MIDI on Crack
Devin pointed me to an incredible video. Apparently, German computer scientists have figured out how to split a musical recording into its component notes, allowing you to manipulate a digital recording of a piece as easily as if it were just a MIDI recording track. This means that you could generate a cappella versions of your favorite song, or make an artist sing in harmony with herself, or simply fix a one-note recording error, all without having access to the original master tracks or doing...
Google Android on Video
Electronista has a good video of Android running on a reference platform. The video gives a nice feeling for what a touchscreen-focused Android phone would be like. The result’s about what you’d expect: not nearly as smooth an interface as the iPhone, but significantly better than many existing smartphones. Personally, although I look forward to Android’s release and am extremely interested in what applications its fully open architecture will make possible, I’m inclined to wait for the...
The Face of Bach
Modern forensics experts have assembled a picture of what Bach looked like.
Grabbing Selected Songs from an iPod
Today, I was over at a friend’s house and got sidetracked talking about music we liked. I mentioned that I’d recently discovered Jonathan Coulton, really liked his music. and played her a few songs of his. She liked them and asked whether she could have a copy. Since his songs are all licensed under the Creative Commons, that was no problem. Unfortunately, the only copy of the songs that I had were on my iPod. As everyone knows by now, Apple makes it very difficult to copy songs off an iPod due...
NetNewsWire Now Free
NetNewsWire, an outstanding RSS reader for Mac OS X, is now completely free. If you own a Mac and haven’t taken a look, now would be a great time. Combined with NewsGator (also now free), you’ll have a great RSS reader for your iPhone or iPod touch, too.
Twenty Dollars of Frak You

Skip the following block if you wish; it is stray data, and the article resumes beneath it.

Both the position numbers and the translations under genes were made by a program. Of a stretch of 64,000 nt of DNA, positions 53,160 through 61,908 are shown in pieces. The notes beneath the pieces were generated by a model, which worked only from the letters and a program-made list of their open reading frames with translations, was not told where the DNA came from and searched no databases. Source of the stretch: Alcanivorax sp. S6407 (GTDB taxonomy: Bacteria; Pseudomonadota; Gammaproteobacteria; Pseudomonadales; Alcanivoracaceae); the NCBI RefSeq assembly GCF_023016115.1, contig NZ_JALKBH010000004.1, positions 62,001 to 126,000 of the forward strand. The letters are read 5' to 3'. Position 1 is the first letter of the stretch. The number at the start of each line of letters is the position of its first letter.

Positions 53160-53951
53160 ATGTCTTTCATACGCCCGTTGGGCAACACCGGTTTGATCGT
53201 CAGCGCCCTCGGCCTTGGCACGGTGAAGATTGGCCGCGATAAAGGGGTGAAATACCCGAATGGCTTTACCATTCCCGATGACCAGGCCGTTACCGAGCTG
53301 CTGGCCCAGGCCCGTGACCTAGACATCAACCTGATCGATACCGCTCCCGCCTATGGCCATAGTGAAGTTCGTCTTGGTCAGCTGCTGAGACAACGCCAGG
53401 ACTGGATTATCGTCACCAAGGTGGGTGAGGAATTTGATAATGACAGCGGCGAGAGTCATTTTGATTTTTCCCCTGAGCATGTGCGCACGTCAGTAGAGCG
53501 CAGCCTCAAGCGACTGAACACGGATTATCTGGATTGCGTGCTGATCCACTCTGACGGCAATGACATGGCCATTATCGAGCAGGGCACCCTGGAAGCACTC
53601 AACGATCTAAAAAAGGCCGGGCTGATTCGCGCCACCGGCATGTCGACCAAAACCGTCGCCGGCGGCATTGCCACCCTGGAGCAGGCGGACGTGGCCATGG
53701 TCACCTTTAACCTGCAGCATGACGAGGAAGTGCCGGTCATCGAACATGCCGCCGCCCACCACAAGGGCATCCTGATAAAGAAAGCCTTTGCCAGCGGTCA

Though many found Apple’s keynote yesterday underwhelming, and certainly little in the keynote was revolutionary, I’m quite excited about some of their announcements. The MacBook Air, despite the whiny criticism it seems to inspire, looks as if it will be an absolutely superb laptop. (I was originally going to write an article about why the criticism thus far against the Air is ridiculous, but Wil Shipley beat me to the punch with his usual mix of whit and rancor, so just read his rant instead.)...
I think that Gizmodo performed one of the cruelist, most hilarious hacks I’ve ever seen: they took a TV-B-Gone from MAKE and used it to switch off whole banks of televisions at CES. On the one hand, I feel bad for all the technicians who had to try (and likely failed) to figure out why all the TVs all over the floor were dying, but on the other hand… …well, just watch for yourself.
Bloomberg announced today that New York City will be deploying new cops to crime-ridden areas of Brooklyn in an attempt to decrease the city’s crime rate. That’s a really spiffy idea, and I support it, but, personally, I think that maybe stemming the mass exodus of qualified police officers—perhaps by increasing their salaries so they’re at least competitive with nearby cities and towns that have a lower cost-of-living—might be a better idea. In order to finance a pay raise, I propose a $100...
As the world gets more insane, I sometimes need a mental break. For example, President Bush covering U2’s Sunday Bloody Sunday. Am I bad for liking this version more than the original?
Boldly Going Where We've Gone Before
I empathize with Smalltalkers and Lispers who are in a perpetual state of been-there-done-that. Tons of “new” technologies (on-the-fly code reloading, edit-and-continue debugging, refactoring, and anonymous functions, among others) have been available in Smalltalk-80 since its inception (and frequently in Common Lisp’s predecessors and peers since before that). That said, when I read C# developers lamenting that .NET 3.5 is only a bad imitation of Smalltalk-80, I have a slightly different...